Changes to how we measure ascent
We’ve bitten the bullet! You may have noticed that in the details of the ascents on our walks, both in your brochure, and in your Programme of Walks booklets, there have been changes to the way in which we measure the ascent on the walks.
It might not be obvious at first but there has definitely been a change, so you may find yourself wondering why a walk that you did last year had only 300m of ascent, yet in 2016 – it might have 390m of ascent! Don’t worry – it’s nothing to do with plate tectonics or any strange phenomenon of physical geography – what’s changed is the way that we measure the ascent on our walks.
There’s been plenty of debate over the years as to which is the best way to measure ascent, and in honesty there will be variations in the results whichever method we use. In the past we’ve calculated ascent values from a manual count of contour lines on an Ordnance Survey map. This gives us an approximation of the ascent and for many years this was the traditional and only method available. With the advent of digital mapping, we now have the luxury of the computers doing the calculations for us, giving more accurate values of the ascent on all of your walks.
As more and more of you have digital mapping on your smartphones and GPS devices, you should see a better correlation between the figures that we’re now presenting for ascent, and those on your own devices. What you will see too, in coastal areas especially, are sometimes quite significantly higher measurements of ascent. There is no difference to the routes, they are the same well-loved walks - this new method of measuring ascent just helps explain why after walking some of the coastal routes, it seems like you have climbed a mountain!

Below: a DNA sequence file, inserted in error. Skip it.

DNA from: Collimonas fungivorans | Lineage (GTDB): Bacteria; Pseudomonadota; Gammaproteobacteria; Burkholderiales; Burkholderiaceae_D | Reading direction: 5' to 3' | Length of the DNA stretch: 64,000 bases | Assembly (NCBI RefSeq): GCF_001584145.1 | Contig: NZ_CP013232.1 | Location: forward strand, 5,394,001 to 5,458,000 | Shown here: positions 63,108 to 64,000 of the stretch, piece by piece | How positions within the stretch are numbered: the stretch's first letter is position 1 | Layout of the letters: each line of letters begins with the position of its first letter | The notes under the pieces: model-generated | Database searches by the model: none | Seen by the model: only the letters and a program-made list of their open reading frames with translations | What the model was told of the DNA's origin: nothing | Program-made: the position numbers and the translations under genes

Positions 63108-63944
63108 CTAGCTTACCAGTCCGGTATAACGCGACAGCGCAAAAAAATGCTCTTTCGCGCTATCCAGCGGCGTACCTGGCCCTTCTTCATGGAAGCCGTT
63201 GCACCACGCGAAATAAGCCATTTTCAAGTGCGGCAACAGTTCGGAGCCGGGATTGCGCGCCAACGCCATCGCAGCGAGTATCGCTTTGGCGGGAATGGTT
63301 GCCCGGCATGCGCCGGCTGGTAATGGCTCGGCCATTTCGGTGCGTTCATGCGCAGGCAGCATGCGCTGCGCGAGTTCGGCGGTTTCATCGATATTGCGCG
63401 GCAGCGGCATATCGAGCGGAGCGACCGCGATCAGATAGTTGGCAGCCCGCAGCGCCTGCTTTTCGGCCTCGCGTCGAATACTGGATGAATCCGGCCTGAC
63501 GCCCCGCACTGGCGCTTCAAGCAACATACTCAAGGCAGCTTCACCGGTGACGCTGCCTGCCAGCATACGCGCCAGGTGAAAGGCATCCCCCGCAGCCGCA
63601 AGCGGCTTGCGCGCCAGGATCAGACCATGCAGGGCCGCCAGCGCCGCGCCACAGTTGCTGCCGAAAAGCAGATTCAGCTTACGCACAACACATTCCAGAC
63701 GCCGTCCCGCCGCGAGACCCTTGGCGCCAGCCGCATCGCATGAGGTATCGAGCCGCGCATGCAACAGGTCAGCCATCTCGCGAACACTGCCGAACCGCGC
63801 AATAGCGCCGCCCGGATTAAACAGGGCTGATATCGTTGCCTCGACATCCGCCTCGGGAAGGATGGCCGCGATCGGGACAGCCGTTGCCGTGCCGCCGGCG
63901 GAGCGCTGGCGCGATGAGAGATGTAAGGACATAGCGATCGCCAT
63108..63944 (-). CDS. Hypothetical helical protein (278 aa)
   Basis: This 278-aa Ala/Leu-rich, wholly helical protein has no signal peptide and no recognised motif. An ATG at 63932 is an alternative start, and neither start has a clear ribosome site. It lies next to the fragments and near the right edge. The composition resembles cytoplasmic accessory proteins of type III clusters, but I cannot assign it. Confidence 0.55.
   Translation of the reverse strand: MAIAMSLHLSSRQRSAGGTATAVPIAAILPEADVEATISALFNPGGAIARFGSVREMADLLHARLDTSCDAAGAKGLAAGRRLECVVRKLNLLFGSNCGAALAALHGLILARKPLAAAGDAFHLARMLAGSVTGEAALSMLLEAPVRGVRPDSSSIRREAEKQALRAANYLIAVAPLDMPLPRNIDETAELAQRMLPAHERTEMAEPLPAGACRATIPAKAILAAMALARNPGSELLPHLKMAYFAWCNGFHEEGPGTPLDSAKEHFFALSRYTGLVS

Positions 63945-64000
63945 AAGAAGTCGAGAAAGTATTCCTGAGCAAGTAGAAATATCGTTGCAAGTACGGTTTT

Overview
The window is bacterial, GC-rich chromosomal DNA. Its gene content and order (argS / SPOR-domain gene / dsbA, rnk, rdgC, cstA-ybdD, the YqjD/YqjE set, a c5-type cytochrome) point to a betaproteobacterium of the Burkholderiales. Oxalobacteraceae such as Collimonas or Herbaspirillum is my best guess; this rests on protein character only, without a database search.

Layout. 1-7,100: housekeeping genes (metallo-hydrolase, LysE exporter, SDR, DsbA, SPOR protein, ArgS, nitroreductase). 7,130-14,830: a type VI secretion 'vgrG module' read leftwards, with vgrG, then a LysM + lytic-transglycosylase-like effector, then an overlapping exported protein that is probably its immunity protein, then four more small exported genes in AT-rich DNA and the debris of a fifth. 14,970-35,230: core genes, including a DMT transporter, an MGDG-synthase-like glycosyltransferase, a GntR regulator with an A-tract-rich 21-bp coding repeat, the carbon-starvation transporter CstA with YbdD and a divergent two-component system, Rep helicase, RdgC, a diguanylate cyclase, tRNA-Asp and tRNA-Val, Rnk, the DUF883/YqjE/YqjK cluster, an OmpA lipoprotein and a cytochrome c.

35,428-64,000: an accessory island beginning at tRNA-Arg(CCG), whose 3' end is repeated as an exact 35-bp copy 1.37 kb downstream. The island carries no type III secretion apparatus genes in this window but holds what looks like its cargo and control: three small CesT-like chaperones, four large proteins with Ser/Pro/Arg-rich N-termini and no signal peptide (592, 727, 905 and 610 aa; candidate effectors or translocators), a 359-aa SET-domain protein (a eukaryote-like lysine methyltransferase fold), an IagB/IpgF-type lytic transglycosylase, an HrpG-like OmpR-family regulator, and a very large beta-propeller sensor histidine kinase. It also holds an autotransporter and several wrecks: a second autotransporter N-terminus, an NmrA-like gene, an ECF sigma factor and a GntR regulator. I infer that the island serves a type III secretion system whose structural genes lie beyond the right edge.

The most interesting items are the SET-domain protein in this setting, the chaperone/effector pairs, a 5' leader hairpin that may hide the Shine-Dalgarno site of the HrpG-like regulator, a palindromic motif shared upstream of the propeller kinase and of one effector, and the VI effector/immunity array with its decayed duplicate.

The digital method of measuring ascent calculates every lump and bump on the route, whereas the traditional method only counts ascent only when you cross a contour line (contour lines are spaced at 5m or 10m intervals of ascent/descent). The new method means that all ascent is measured and we hope that by presenting these much more accurate ascent figures, we’ll be better able to help you chose the walk that is right for you.
We appreciate that it may take some time for you to get to grips interpreting the new ascent measurements in your booklets - if you have any questions at all about which walk is best for you, please don’t hesitate to ask your leader and they will be happy to help. We hope that going forward, this more accurate method of measurement will ensure you choose the right walk for you, ensuring you get the most out of your holiday.
For more information about walking in the UK click here, call 0345 470 8558 or you can always email us.